Monday, August 21, 2023

UK Competition & Markets Authority rightly declines to support Apple, auto industry efforts to devalue standard-essential patents and legitimize collective holdout through licensing negotiation groups

The Competition & Markets Authority (CMA) of the United Kingdom has recently been in the news primarily for its stance on mergers, particularly Microsoft's acquisition of Activision Blizzard (the final order deadline is only eight days away). Horizontal cooperation agreements are actually closer to merger control than any other field of competition law. Major jurisdictions now have more specific rules governing merger reviews (such as the HSR Act in the U.S., certaion sections of the UK Enterprise Act, and the EU Merger Regulation). But a merger is just the ultimate form of cooperation.

It would have been somewhat inconsistent for the CMA to hold merging parties to a high standard while condoning cartels, though Apple--which effectively made three submissions to the CMA on its draft horizontal guidance, one of which amounts to deceptive lobbying--and its allies, such as certain automotive industry players, would have liked it to happen. Market forces are not a bad thing only because some companies believe they could otherwise save money (on patent license fees).

What Apple (along with its allies and astroturfers) wanted would also have created a potential conflict between the CMA and UK Intellectual Property Office (IPO). The UK IPO, which is the country's patent and trademark office, correctly notes that SEP licensing is a field in which any potential intervention must be approached with caution, which contrasts nicely with the regulatory activism exhibited by the European Commission's Directorate-General for the Internal Market (DG GROW).

In late January, the CMA published its draft guidance on horizontal agreements and launched a public consultation. In the section on purchasing agreements, there was the following passage that became a bone of contention and has, fortunately, been deleted (final version):

"Groups of potential licensees may seek to jointly negotiate licensing agreements for standard essential patents with licensors in view of incorporating that technology in their products (sometimes referred to as licensing negotiation groups)."

LNGs are a bad idea. I agree with the Qualcomm executive who said that everyone involved with LNGs should go to jail. About two years ago I posted a series of articles (1, 2, and 3) on the subject, which I was happy to see referenced by Acer in a U.S. patent infringement complaint against Volkswagen.

Yet there are some who continue to lobby for the permission to form LNGs regardless of market share. I wouldn't have a problem with a couple of startups cooperating within reason. But an alliance of, say, Volkswagen-Stellantis-Toyota would go too far. Way too far. The risk of group boycott clearly outweighs any purported efficiency gains.

Apple basically made three submissions to the CMA on its draft horizontal guidelines: one in its own name, one through the Fair Standards Alliance (which is at least reasonably transparent), and one through its astroturfing operation named ACT | The App(le) Association. When I reached out to the UK IPO about ACT's lobbying, they acknowledged the ACT-Apple link. The CMA is presumably aware of it as well. Not only is it obvious that (small) app developers have no SEP licensing issues but the CMA also understands the problems app makers have with Apple and Google's mobile app store duopoly. ACT consistently supports Apple against--but falsely claims to defend the interests of--app developers.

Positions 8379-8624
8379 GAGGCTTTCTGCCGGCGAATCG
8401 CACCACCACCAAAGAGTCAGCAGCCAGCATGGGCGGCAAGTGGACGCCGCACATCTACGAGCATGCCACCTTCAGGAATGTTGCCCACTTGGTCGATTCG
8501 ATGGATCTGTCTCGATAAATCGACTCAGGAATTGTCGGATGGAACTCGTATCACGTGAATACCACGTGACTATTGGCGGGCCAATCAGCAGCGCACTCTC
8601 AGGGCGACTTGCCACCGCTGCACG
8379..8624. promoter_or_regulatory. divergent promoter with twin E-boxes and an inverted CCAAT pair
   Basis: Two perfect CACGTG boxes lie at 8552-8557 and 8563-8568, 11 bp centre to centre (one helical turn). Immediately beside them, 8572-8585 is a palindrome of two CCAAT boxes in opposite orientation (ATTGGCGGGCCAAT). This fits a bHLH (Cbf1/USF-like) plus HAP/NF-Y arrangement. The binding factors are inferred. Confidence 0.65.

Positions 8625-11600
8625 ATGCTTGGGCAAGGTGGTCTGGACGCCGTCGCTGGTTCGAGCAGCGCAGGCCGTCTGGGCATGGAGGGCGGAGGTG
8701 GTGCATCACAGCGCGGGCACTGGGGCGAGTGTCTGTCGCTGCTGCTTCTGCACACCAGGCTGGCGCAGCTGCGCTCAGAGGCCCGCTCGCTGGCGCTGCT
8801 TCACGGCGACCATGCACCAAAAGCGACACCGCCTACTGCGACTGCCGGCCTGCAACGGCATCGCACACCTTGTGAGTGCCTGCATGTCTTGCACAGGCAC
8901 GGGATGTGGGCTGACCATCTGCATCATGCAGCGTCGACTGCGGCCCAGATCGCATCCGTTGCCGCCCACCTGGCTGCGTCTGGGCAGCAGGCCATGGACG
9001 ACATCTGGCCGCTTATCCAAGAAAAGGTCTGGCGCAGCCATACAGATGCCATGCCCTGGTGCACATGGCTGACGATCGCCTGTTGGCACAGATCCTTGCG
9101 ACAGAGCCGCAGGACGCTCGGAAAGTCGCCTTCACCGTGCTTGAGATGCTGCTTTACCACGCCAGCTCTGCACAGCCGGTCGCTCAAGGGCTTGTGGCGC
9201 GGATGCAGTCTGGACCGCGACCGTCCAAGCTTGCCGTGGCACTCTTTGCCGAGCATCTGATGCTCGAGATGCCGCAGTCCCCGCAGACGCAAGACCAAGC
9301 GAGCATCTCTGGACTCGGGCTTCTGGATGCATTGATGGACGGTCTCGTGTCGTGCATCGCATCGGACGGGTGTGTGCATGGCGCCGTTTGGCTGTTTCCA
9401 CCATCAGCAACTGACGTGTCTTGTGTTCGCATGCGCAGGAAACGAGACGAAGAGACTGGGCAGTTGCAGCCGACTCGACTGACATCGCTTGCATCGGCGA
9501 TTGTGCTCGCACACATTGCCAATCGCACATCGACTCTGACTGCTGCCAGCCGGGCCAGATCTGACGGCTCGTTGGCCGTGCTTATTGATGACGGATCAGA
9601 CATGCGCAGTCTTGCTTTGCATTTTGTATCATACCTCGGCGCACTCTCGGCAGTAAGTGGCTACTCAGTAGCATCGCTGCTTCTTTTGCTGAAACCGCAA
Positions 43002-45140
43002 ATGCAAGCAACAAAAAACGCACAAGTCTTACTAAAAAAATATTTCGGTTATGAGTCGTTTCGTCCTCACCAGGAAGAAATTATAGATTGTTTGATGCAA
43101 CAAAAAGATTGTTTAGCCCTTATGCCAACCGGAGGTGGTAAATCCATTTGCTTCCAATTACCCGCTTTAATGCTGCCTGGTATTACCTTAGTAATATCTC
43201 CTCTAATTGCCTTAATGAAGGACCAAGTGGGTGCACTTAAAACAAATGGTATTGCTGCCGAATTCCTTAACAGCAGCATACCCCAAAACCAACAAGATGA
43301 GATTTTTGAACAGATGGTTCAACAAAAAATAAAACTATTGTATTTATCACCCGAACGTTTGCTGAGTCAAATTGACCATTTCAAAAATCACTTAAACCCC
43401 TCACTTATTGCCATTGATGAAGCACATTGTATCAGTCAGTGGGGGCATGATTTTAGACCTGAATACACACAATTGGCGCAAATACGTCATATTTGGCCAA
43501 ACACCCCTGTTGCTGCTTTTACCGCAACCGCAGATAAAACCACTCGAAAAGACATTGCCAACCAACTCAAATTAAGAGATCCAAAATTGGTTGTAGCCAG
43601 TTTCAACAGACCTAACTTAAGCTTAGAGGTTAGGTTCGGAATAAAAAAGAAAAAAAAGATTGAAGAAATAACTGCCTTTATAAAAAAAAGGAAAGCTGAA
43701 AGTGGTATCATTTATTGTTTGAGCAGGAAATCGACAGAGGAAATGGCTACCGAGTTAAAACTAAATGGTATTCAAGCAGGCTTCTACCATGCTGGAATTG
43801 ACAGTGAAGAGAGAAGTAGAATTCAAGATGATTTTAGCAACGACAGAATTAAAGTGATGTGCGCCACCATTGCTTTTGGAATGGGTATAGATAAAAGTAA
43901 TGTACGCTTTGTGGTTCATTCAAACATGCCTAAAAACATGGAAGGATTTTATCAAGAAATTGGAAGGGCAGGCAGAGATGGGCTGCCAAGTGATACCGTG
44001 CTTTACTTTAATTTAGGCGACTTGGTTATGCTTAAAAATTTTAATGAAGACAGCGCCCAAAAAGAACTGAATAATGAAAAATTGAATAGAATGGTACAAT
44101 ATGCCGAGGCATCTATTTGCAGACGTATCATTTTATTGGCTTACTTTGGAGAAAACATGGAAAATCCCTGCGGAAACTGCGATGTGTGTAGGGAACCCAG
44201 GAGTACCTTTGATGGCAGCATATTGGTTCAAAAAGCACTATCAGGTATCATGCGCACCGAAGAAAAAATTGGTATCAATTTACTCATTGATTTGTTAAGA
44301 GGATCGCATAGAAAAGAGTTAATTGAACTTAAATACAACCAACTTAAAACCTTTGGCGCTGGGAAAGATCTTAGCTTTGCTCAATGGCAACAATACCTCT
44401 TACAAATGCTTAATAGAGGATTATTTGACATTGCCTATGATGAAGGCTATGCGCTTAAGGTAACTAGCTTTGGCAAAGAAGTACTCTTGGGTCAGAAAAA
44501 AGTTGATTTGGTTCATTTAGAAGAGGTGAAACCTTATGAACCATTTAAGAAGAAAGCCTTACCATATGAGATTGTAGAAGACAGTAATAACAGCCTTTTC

Just last month, a Politico Europe newsletter reported on a partial victory scored by watchdog NGOs Corporate Europe Observatory (CEO) and LobbyControl.

While the EU Transparency Register's secretariat deemed a complaint over ACT inadmissible, it nevertheless got ACT to adjust its register entry. And the following statement by ACT's head of communications, Karen Groppe, is hilarious:

"We do receive approximately half of our support from Apple in the EU. By accepting sponsorship from companies and organizations, we can keep membership from our small business members cost-free."

Again, the CMA is aware of the fundamental conflict between virtually all app developers (case in point, not a single app developer testified for Apple at the Epic Games trial two years ago) and Apple. It's an insult to human intelligence to suggest that a largely Apple-funded organization (and "approximately half" is most likely a gross understatement) would actually represent app makers against the heavyhanded and highly abusive monopolist.

Cleary Gottlieb, a firm with Google and Sony ties, also supported the idea of endorsing LNGs. However, Cleary would have preferred for the CMA to consider LNGs an intellectual property-specific topic as opposed to a joint purchasing agreement. Cleary's argument is that joint purchasing agreements are about physical goods, not non-material property rights. However, that doesn't convince me, given that joint purchasing of IP (such as copyrighted works) is common. The CMA made the best choice anyway by dropping LNGs from its guidelines altogether.

Even if the CMA had indicated that SEP LNGs might be acceptable, the proponents of that collective hold-out vehicle would still have been far from ready to proceed with their plan: it just takes one major jurisdiction to keep such licensing cartels illegal. And right now there isn't a single major jurisdiction, at least in the Western hemisphere, that is prepared to allow LNGs.

But the lobbying effort will continue. Deceptive lobbying included.